I'm an anthropologist with special interest in folk song.
It took a long time for Vermont to be recognized as a place where important folklore was to be found. When the first major collection of vernacular songs from Vermont’s Atwood family was published as part of the Schirmer “American Folk-Song” series, the major ballad scholars, such as Cecil Sharp, were still scouring southern Appalachia thinking that was where the old ways of singing had survived. And they had, but the 1919 book by Edith Sturgis and Robert Hughes showed that Vermont was also a vital place to look. This was shown in the 1930s when Helen Hartness Flanders took up her work.
The impressive value and the generosity of the Vermont Folklife Center was revealed to me when I started a project to explore the place of the Atwoods’ repertoire in American singing history. The workers at the VFC immediately supplied me with recordings made by Margaret MacArthur in the 1960s of the son of James Atwood, the central figure collected by Mrs. Sturgis. They gathered together and opened up all of the materials they had with anything related to the Atwoods or Sturgis’ and were gracious and helpful in enabling the research to continue. Thus far it has resulted in several descendants of Edith Sturgis becoming involved, searching family dwellings for papers, photographs and files connected to their grand-mother’s activities. One grand-daughter has reprinted the original 1919 book of the Atwoods repertoire and included a set “Poems” written by James Atwood about his friends and neighbors and documenting life in Dover, Vermont from about 1880 to 1920.
All of this is in addition to a CD recording of the Atwood songs, the several concerts presenting the songs and verse, and accompanied by projected photos and talk about the fascinating set of characters involved in preserving this invaluable Vermont lore.
My story, of course, covers only one example of the legacy of the Vermont Folklife Center in saving and restoring these irreplaceable gifts back to the people of Vermont. We are very fortunate to have such a talented and devoted crew of workers in charge of these crucial parts of Vermont’s heritage.
Anthony G. Barrand, Ph.D.
University Professor Emeritus and
Professor Emeritus of Anthropology
I began working informally with the Vermont Folklife Center in 2008 when I exhibited an documentary photography project in their Vision and Voice Documentary Workspace Gallery. I discovered that my "approach" to documentary work mirrored the "ethnographic" field research concepts that form the foundation of the organization. I've gone on to learn about, and participate in, a diverse array of programmatic activities run by the organization, including the Discovering Community Summer Institute, the Traditional Arts Apprenticeship Program, High School/Elementary media outreach, and much more. While the popular notion of "folklife" congers scenes of "old things"- both activities and people- the Vermont Folklife Center is anything but. Whether it's working with Somali Bantu refugee communities to support New American artists, or piloting service learning projects in schools, the Vermont Folklife center is up to relevant and exciting things.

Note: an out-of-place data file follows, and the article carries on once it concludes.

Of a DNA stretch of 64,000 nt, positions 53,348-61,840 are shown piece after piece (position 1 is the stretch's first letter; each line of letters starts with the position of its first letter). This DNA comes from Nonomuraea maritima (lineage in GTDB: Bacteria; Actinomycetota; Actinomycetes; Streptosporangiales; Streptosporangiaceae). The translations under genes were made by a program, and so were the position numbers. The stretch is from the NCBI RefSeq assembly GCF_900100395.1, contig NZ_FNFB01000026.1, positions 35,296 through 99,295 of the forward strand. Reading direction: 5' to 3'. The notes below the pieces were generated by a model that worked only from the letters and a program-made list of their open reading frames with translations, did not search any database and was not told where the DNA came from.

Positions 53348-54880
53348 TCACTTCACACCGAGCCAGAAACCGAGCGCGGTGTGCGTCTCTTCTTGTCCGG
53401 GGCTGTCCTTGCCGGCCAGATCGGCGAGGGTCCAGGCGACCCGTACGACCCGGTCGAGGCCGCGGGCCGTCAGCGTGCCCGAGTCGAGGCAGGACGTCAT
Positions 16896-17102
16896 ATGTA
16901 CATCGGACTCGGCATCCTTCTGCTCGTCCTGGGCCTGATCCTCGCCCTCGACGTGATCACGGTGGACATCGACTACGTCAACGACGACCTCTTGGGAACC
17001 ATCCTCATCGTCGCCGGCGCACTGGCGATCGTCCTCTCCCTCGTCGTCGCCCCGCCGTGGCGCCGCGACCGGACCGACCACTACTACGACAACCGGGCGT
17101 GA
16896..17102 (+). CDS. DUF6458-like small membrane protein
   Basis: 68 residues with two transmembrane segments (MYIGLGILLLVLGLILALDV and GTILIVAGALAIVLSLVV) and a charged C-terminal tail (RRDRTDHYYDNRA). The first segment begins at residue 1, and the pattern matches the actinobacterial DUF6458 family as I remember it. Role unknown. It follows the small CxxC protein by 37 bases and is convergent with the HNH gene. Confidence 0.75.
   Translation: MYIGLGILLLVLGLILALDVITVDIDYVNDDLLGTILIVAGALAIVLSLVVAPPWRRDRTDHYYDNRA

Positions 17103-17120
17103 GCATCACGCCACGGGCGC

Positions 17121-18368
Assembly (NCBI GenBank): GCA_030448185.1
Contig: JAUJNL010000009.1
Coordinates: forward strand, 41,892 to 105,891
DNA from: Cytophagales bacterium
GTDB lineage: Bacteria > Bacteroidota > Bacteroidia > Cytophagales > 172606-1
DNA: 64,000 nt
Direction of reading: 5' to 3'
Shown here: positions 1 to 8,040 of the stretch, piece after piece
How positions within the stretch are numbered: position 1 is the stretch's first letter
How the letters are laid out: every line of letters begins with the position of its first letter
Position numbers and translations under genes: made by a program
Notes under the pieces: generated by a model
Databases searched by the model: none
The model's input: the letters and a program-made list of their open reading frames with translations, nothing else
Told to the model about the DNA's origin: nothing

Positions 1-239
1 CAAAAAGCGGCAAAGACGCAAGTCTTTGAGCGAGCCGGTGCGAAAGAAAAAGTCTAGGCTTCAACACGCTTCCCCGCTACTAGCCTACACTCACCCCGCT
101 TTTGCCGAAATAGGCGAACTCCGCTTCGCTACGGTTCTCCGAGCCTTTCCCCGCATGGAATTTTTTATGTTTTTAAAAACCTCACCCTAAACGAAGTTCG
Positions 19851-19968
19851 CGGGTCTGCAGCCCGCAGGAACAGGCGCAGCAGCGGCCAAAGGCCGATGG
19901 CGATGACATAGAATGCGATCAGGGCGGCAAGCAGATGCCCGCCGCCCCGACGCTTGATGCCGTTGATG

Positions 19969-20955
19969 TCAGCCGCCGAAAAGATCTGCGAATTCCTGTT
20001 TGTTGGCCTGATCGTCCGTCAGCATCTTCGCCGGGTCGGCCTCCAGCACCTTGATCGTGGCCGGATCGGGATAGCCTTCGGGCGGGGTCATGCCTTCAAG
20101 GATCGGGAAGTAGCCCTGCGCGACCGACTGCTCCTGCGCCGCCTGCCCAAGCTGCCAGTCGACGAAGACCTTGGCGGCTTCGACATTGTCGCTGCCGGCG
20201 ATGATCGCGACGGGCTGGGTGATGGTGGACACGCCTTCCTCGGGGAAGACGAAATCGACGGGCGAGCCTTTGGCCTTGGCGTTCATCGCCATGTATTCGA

My interaction with the Vermont Folklife Center has been a wonderful, thought-provoking experience. Through their Fieldwork program I was able to learn the basics of field recording and conduct interviews with elders in my Vermont town. These interviews greatly enhanced work I was already doing in photography, and helped create a richer legacy of information about life here. The staff has been continually supportive and a joy to work with, from the most nuts and bolts aspects of interviews up through interpreting the meanings of experience through people's stories. I feel honored to add my local stories to those of Vermonters from all over the State, and the massive archive is a treasure for all.
For 24 years, The VT Folklife Center has reflected the essence of Vermont's working and cultural traditions. I've had the honor of serving on the Board, once at its beginning and then again currently.
My experience in producing indigenous folk music gave me a deep appreciation of the organization's commitment to preserving and presenting the stories, skills and traditions of Vermonters.
Very much worth a visit in person to our home in Middlebury or to our archives online.
Review from Guidestar
What a treasure the State of Vermont has in the Vermont Folklife Center! A wealth of stories and photographs, a vast archive of audio recordings, an apprentice program to maintain traditional arts, and an exciting summer institute for educators- just to mention a few. Plan a visit soon!
Review from Guidestar
The Vermont Folklife Center is the premier custodian and promoter of the traditional folk arts in Vermont. Has been for over 30 years. I have been honored to support, donate, work with, cheer, and benefit from this astounding organization as a presenter, musician, dance leader, educator and consultant throughout Vermont. They are hands down one of the most important organizations we have in the state.